Wednesday, June 11, 2008

Debugging IPv6 Neighbor Discovery

R1 and R2 are on the same LAN segment via their f0/0 interfaces.

IPv6 addressing:

R1(config)#interface f0/0
R1(config-if)#ipv6 address 2001::1/64
R1(config-if)#ipv6 address FE80::1 link-local

R2(config)#interface f0/0
R2(config-if)#ipv6 address 2001::2/64
R2(config-if)#ipv6 address FE80::2 link-local

Let's also enable ipv6 icmp debugging since that what ipv6 uses instead of ARP tp discover neighbors:

R1#debug ipv6 icmp
ICMP packet debugging is on

R2#debug ipv6 icmp
ICMP packet debugging is on

Shut both interfaces down and bring them up at the same time. Here is what we see on R1:

*Mar 1 00:35:28.615: ICMPv6: Received ICMPv6 packet from FE80::2, type 136
*Mar 1 00:35:29.695: ICMPv6: Received ICMPv6 packet from 2001::2, type 136

R1 has received icmp type 136 messages from R2's ipv6 address and ipv6 link-local address. R2 will receive the same messages. However, each router still has not "discovered" the other router (in other words, the ipv6 to layer 2 mac address resolution has not taken place)

R1#show ipv6 neighbors

Let's ping from R1:

R1#ping ipv6 2001::2 repeat 1

Type escape sequence to abort.
Sending 1, 100-byte ICMP Echos to 2001::2, timeout is 2 seconds:
Success rate is 100 percent (1/1), round-trip min/avg/max = 168/168/168 ms

on R1:

Jun 11 21:26:11.569: ICMPv6: Sending echo request to 2001::2
Jun 11 21:26:11.749: ICMPv6: Received ICMPv6 packet from 2001::2, type 136
Jun 11 21:26:11.813: ICMPv6: Received echo reply from 2001::2

on R2:

Jun 11 21:26:11.299: ICMPv6: Received ICMPv6 packet from 2001::1, type 135
Jun 11 21:26:11.343: ICMPv6: Received echo request from 2001::1
Jun 11 21:26:11.343: ICMPv6: Sending echo reply to 2001::1

Some of these things seem a bit out of sequence but let's analyze a little further. Specifically let's focus on icmpv6 message types 135 and 136. Looking up these codes at you will see that these are Neighbor Solicitation and Advertisement messages.

Here's the breakdown:

· When R1 sends a ping to 2001::2 it realizes it doesn't have the MAC address to put in that packet.
· It sends a icmpv6 type 135 message to FF02::1:FF00:2 which is the solicited-node multicast address for 2001::2
· R2 is listening to this address because for every ipv6 unicast address it owns, it listens for the corresponding solicited-node multicast address.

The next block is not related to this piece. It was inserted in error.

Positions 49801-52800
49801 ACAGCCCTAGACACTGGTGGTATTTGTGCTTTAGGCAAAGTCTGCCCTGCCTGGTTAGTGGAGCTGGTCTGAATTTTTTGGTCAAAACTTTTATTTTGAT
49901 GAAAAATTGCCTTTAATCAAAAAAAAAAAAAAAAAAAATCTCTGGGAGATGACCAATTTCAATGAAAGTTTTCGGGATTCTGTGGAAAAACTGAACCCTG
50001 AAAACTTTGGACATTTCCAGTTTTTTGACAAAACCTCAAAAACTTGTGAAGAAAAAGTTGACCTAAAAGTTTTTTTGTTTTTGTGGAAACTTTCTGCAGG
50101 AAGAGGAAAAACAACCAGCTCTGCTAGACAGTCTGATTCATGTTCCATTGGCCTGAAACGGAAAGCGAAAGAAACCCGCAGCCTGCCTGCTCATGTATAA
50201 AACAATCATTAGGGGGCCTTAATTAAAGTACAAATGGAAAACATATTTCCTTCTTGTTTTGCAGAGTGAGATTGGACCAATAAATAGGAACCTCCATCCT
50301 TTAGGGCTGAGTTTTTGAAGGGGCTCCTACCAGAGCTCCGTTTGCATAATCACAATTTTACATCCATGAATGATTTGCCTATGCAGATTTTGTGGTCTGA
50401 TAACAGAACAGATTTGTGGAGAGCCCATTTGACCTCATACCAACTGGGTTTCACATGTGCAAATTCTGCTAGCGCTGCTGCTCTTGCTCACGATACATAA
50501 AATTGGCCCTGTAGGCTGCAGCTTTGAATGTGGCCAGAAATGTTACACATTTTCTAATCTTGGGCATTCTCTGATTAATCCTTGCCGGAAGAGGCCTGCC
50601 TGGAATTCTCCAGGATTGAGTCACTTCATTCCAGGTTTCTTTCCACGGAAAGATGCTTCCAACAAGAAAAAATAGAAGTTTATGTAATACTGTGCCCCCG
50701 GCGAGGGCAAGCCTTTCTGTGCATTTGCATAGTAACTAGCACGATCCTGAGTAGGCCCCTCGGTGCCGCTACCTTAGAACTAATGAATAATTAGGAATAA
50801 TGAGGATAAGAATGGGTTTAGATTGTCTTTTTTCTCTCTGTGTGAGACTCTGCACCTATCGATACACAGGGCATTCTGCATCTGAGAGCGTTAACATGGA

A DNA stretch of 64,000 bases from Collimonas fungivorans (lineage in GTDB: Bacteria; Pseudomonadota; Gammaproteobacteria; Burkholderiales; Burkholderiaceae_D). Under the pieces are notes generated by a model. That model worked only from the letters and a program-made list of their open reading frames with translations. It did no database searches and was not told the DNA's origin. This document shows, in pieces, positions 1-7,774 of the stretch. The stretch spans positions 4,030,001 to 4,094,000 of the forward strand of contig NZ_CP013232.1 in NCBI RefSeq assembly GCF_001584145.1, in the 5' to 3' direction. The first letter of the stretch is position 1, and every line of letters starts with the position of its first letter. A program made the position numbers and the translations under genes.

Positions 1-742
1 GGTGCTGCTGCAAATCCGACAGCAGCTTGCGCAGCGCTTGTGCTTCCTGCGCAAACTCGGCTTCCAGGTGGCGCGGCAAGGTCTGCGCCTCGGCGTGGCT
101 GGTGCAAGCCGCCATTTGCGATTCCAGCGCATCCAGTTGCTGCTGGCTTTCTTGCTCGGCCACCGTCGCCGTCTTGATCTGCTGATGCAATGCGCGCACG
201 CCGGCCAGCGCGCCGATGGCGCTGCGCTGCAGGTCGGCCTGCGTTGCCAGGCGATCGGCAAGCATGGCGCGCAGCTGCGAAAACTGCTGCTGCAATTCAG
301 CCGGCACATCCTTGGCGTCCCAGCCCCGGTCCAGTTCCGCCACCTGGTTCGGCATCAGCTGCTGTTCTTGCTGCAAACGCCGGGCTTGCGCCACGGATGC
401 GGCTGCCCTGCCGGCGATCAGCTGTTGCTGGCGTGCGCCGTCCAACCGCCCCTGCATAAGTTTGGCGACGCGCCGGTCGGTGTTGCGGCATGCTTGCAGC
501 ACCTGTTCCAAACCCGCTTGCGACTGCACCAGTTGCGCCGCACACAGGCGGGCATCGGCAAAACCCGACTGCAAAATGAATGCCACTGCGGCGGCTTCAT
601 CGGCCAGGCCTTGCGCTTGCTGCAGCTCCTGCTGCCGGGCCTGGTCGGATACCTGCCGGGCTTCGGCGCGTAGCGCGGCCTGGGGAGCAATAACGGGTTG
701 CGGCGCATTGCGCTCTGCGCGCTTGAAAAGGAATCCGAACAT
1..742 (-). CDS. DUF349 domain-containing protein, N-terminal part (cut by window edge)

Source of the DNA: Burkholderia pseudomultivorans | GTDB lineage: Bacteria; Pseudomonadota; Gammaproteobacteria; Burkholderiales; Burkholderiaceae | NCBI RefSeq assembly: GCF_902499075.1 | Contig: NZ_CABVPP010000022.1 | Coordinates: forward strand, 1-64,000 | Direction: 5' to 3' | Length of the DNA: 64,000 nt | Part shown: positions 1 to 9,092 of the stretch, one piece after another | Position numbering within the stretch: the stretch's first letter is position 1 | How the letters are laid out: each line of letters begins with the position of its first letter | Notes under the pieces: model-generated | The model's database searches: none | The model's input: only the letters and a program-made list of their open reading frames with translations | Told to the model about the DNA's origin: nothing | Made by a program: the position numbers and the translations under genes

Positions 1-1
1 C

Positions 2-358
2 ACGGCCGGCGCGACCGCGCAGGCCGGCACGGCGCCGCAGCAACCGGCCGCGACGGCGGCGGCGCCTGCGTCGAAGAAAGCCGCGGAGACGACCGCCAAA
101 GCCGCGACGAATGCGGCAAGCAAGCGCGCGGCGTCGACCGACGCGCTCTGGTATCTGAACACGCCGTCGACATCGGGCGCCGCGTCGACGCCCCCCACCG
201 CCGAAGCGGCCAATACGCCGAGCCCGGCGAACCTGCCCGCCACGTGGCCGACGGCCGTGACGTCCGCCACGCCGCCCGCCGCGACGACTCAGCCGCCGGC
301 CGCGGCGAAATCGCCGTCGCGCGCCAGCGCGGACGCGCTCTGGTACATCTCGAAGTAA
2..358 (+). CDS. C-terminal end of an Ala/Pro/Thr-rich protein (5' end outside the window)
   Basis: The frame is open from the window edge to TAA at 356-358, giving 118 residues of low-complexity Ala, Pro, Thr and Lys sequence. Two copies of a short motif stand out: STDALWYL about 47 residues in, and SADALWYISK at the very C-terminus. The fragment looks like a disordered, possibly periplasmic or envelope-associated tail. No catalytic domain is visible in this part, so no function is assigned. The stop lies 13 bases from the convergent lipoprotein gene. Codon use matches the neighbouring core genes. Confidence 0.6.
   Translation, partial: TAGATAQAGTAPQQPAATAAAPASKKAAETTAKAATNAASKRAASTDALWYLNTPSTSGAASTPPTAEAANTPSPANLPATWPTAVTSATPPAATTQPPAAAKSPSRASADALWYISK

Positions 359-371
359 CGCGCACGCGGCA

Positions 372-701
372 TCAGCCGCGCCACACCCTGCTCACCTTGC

You can verify this as follows, look under the "Joined group address(es)" section to see the multicast addresses that this router is listening for:

R2#show ipv6 int f0/0
FastEthernet0/0 is up, line protocol is up
IPv6 is enabled, link-local address is FE80::2
Global unicast address(es):
2001::2, subnet is 2001::/64
Joined group address(es):
MTU is 1500 bytes
ICMP error messages limited to one every 100 milliseconds
ICMP redirects are enabled
ND DAD is enabled, number of DAD attempts: 1
ND reachable time is 30000 milliseconds

· R2 will then see this message and reply because it's address, 2001::2 is in the "target" section of the packet.
· R2 responds with a type 136 neighbor advertisement message and put its MAC address in the portion of the icmpv6 packet designed for this purpose (of course the source of the packet also has the MAC address, but this is not used for resolution).
· Then R1 can send the icmpv6 echo, and R2 will reply (R2 already resolved R1's address via the very first packet it received from R1 which had both the IPv6 and L2 MAC addresses)

Let's check those neighbors now:

R1#show ipv6 neighbors
IPv6 Address Age Link-layer Addr State Interface
2001::2 0 c201.0e8c.0000 REACH Fa0/0
FE80::2 10 c201.0e8c.0000 STALE Fa0/0


  1. Hi,

    When a neighbor discovery has reached the other router,we assume the neighbors are discovered..right?...or do you mean only when the l2-l3 mapping is known the neighbors are said to have been discovered?.

  2. I think its only when the l2-l3 mapping is known the neighbors are said to have been discovered, that's my understanding, but to tell you honestly I got confused on that part too.

    "Steve" for porte de garage sectionnelle motorisée 


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